Political considerations were an element in Vietnam Airlines' decision to obtain both the Boeing 787-9 and A350-900.
Vietnam Airlines executive vice president Le Hong Ha says that from an airline perspective, it is useful to have exposure to aircraft technology from both Europe and North America.
He adds, however, that there was a political dimension behind the acquisition of two similar types, given the trade balance between Vietnam and the west. Vietnam is a major exporter of apparel, electronics, and other goods.
"The government still owns 80% of Vietnam Airlines and this has a strong influence on our decisions," says Le. "We are a national flag carrier."
The A350 deal originated from an October 2007 memorandum of understanding, the 787s from a commitment with Boeing one month later.
The carrier inducted both new types in the middle of 2015. "From the beginning it was quite hard for us because we had to set up big teams to take delivery of both types," says Le.
Flight Fleets Analyzer indicates that the carrier's first A350-900 entered service on 29 June 2015, while the first General Electric GENx powered 787-9 entered service on 30 July 2017.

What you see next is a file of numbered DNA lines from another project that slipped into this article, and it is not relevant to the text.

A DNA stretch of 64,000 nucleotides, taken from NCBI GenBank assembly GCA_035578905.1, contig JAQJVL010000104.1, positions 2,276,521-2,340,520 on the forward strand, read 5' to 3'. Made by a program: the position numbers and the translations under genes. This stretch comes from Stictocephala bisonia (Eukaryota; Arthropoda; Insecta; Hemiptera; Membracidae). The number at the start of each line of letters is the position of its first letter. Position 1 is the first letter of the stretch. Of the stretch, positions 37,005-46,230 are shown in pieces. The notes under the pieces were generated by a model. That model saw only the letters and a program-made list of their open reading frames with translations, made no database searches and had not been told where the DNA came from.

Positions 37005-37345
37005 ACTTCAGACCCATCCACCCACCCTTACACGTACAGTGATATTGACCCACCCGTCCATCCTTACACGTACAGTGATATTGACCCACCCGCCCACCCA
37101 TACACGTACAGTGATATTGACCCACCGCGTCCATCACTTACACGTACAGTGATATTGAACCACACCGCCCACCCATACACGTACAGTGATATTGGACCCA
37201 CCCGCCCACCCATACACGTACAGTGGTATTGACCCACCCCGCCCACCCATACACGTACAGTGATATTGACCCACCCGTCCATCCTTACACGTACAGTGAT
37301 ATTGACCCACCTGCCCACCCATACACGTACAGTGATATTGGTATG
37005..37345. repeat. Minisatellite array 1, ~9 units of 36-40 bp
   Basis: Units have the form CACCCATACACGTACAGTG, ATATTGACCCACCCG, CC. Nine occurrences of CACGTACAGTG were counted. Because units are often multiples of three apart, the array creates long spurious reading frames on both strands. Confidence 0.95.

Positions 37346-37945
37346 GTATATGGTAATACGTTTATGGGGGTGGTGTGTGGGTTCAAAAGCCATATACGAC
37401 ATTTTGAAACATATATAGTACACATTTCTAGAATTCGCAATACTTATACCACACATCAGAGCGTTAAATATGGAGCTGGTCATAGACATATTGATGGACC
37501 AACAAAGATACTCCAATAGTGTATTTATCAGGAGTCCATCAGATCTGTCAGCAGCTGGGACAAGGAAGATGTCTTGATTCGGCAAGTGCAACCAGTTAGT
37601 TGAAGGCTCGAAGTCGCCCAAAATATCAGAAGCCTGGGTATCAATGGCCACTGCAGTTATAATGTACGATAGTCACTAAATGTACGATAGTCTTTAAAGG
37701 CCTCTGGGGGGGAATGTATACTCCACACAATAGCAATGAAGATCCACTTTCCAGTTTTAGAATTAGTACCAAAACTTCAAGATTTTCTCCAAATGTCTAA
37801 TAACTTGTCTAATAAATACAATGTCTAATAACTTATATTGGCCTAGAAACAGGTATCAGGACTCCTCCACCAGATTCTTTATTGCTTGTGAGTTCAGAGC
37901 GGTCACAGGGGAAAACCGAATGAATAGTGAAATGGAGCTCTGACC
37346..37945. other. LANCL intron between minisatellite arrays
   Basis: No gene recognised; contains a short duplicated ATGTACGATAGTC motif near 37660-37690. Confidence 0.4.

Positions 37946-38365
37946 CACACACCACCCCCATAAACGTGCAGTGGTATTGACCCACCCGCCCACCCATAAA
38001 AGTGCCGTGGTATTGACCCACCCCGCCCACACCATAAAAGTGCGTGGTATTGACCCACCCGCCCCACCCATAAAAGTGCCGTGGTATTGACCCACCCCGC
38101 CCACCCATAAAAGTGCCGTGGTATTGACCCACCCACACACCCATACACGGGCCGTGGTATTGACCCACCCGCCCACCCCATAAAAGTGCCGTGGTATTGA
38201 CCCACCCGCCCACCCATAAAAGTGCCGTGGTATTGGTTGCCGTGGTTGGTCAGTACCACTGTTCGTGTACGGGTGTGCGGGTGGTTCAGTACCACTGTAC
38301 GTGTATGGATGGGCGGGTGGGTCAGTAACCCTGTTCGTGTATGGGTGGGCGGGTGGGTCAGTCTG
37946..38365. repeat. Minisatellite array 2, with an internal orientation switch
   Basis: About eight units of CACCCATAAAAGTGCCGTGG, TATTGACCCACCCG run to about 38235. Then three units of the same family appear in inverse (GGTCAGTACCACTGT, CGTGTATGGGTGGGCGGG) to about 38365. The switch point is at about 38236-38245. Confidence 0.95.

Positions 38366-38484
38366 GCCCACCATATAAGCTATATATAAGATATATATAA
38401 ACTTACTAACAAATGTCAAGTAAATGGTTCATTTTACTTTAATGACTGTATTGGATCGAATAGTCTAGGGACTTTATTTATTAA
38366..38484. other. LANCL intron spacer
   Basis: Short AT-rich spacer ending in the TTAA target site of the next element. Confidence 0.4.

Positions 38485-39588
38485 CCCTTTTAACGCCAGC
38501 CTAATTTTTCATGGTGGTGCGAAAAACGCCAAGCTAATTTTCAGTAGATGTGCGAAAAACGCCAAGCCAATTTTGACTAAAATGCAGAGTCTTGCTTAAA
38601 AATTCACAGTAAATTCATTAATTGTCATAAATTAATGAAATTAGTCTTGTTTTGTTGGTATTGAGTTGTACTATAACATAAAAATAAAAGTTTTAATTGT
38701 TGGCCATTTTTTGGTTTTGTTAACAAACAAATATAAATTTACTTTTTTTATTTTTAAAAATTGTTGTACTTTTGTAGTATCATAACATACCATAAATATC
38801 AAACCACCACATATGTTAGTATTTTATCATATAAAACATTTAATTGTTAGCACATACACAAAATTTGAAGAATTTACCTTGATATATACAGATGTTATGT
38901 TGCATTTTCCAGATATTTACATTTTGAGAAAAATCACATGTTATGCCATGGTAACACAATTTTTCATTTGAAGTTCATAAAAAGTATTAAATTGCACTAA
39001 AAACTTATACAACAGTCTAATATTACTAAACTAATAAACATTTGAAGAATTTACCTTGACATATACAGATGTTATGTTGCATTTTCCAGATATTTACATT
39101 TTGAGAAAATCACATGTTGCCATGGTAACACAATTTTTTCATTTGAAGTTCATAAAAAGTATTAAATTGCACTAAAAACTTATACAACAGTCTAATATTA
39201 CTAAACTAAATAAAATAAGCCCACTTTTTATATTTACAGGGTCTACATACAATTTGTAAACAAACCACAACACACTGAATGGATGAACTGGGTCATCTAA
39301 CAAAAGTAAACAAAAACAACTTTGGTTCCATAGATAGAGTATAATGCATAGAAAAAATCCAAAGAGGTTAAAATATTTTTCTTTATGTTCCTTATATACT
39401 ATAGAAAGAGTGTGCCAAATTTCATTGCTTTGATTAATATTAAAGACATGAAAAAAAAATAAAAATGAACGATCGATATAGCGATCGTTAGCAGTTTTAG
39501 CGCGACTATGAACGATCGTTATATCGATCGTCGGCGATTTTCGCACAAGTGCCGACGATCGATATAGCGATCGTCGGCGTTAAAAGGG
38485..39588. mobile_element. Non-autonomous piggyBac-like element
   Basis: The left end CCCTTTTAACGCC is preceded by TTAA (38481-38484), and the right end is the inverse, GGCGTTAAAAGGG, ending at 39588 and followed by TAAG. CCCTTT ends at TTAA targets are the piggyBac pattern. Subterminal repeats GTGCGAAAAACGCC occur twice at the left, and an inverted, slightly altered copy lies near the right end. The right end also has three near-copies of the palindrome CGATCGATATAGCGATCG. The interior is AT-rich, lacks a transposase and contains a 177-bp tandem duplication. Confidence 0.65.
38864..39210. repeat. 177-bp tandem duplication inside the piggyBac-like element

Le says there were a few early teething issues with the A350, but these were ironed out with some help from Airbus.
"This is normal because the A350 is a new aircraft," says Le. Both aircraft are operating well, and help the carrier's branding and yields.
Apart from serving international destinations, both aircraft serve on Vietnam's Ho Chi Minh City-Hanoi trunk route. So popular are the two types, says Le, that Vietnamese domestic passengers will make an extra effort to book a service that operates them.
Vietnam Airlines has 12 in-service A350-900s with five on order. The additional five will arrive from this month through to July 2019.
It has 11 787-9s in service. It also has firm orders for eight 787-10s – these were originally orders for -9s. These additional aircraft will be delivered from May 2019 through August 2020.